YMCA wants debt waived
Tuesday, 26th July, 2011
By Andrew Robertson
City Council looks set to knock back a request from the YMCA of Sydney to waive its claim on the local YMCA building.
The decision could put in danger a “major redevelopment” planned for the Broken Hill centre which would see it become a “hub” for families, the YMCA said.
Council helped rescue the local YMCA in 2005 when it became insolvent.
It provided a $160,000 grant on the condition that should the centre close, Council would receive the full amount back when the building was sold.
The YMCA of Sydney, which has since taken control of the centre, has written to the council asking it to waive that claim.
In a letter to Council’s general manager, Frank Zaknich, YMCA of Sydney chief executive Phillip Hare said the organisation wanted to improve the centre.
“Our building plan is for a major redevelopment of the Broken Hill YMCA that would be over $150,000 investment by the YMCA of Sydney,” Mr Hare said in the letter.
But before the work proceeded it wanted Council to waive its claim on the building.
“Without this occurring it would see an over-capitalisation in the Broken Hill YMCA by the YMCA of Sydney and would limit our capacity to have the Broken Hill YMCA achieve its community potential,” Mr Hare wrote.
Council’s Corporate Services committee - members of which include all 10 councillors - has recommended Council reject the request.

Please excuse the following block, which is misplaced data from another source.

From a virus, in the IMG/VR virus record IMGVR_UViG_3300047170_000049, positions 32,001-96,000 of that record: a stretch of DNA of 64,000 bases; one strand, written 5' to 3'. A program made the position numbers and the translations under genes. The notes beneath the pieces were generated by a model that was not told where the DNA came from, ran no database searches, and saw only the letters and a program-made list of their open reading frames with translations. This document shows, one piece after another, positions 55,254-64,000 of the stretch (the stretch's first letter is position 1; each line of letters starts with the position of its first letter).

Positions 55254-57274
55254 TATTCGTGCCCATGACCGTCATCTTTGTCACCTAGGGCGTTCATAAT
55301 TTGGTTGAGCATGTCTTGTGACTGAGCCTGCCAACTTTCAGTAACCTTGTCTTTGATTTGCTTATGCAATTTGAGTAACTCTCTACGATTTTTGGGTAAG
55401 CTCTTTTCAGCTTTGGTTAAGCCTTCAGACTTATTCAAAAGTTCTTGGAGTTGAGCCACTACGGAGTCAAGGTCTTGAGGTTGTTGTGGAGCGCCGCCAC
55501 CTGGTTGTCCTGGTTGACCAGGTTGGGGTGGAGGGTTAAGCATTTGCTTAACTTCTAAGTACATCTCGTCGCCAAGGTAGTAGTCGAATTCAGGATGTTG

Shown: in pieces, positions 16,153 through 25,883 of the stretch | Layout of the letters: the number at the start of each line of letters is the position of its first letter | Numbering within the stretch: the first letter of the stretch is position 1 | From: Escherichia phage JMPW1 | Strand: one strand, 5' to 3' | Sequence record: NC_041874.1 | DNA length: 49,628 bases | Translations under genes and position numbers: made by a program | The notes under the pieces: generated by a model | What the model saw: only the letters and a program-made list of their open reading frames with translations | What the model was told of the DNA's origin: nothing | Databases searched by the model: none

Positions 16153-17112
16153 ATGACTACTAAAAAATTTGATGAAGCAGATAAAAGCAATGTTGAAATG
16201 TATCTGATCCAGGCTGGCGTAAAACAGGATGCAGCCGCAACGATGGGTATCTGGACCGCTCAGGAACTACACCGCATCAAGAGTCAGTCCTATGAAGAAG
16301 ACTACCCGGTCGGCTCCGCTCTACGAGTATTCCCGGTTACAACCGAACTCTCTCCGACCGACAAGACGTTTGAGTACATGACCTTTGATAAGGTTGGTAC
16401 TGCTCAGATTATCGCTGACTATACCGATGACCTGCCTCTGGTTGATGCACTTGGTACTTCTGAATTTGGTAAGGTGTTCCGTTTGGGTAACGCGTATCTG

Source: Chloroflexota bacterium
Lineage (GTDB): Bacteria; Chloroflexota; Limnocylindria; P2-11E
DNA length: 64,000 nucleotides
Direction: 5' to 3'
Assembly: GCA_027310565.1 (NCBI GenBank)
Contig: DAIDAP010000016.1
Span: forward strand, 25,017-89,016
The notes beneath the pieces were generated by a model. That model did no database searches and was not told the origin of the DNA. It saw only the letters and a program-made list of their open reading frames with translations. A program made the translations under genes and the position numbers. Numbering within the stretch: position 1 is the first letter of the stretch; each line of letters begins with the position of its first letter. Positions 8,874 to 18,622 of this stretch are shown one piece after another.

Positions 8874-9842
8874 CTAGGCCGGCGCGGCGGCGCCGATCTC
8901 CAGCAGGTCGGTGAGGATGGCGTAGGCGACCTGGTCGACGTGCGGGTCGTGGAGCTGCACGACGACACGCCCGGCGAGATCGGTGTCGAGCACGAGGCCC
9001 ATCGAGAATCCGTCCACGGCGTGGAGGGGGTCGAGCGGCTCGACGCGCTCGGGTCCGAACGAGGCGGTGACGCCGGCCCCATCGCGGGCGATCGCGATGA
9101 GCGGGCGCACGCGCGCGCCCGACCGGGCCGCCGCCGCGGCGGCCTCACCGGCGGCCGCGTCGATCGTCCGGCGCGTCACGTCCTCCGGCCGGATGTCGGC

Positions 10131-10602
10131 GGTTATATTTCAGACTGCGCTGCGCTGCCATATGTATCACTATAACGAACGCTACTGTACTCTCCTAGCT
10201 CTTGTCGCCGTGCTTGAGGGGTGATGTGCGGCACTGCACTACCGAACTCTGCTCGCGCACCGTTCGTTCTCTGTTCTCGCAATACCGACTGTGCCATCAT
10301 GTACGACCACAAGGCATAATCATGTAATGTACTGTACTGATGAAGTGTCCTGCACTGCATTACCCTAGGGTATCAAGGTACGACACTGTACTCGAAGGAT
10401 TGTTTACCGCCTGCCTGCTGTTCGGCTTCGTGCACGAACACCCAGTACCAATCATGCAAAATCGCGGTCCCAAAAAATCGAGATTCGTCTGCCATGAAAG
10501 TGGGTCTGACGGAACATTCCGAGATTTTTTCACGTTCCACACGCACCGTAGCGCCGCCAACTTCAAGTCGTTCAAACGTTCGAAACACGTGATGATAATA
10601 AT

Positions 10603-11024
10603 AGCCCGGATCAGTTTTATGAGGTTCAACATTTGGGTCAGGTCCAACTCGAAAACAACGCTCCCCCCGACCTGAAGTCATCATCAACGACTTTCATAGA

Mr Hare said in his April 5 letter that since taking over the local centre the Sydney YMCA had invested significantly in the building which had led to participation increases in a range of programs.
“It is still not operating at a break even financial position, which is underwritten buy the YMCA of Sydney, but the long-term prospects look positive for an eventual break even operation,” he said in the letter.
Yesterday Mr Hare told the BDT the YMCA of Sydney was committed to the local centre which, he said, was “going exceptionally well”.
“It’s been there a 100 years and we’ll be there for another 100 years.”
But Sydney now wanted to take the local centre “to the next level” and replicate what was being done with other YMCAs in NSW, which was a greater focus on families.
“They’ve become the new family centres,” Mr Hare said.
New programs aimed at families and young people would be introduced along with food and beverage services. A major redesign would also see the main entrance moved back to Chloride Street.
“To take this next step in becoming a hub for the city needs significant dollars,” Mr Hare said. “But when we take into account that debt we’d be over-capitalising.”
He argued there was virtually no financial impact on Council should it decide to waive the claim because the YMCA was only obliged to return the money in the event the centre closed and the building was sold.
The YMCA and Council had near identical community aims, he said, and the centre virtually subsidised Council services with after-school and vacation programs.
“We don’t have conflicting agendas. I hope Council will make the right decision.”
However, Councillor Bob Algate, who moved at last week’s committee meeting that Council not agree to the waiver, said Council had a greater obligation to ratepayers.
“I don’t think councillors have the right to waive funds of that magnitude, particularly given Council’s financial position,” he said.
Council will consider the matter at tomorrow night’s monthly meeting.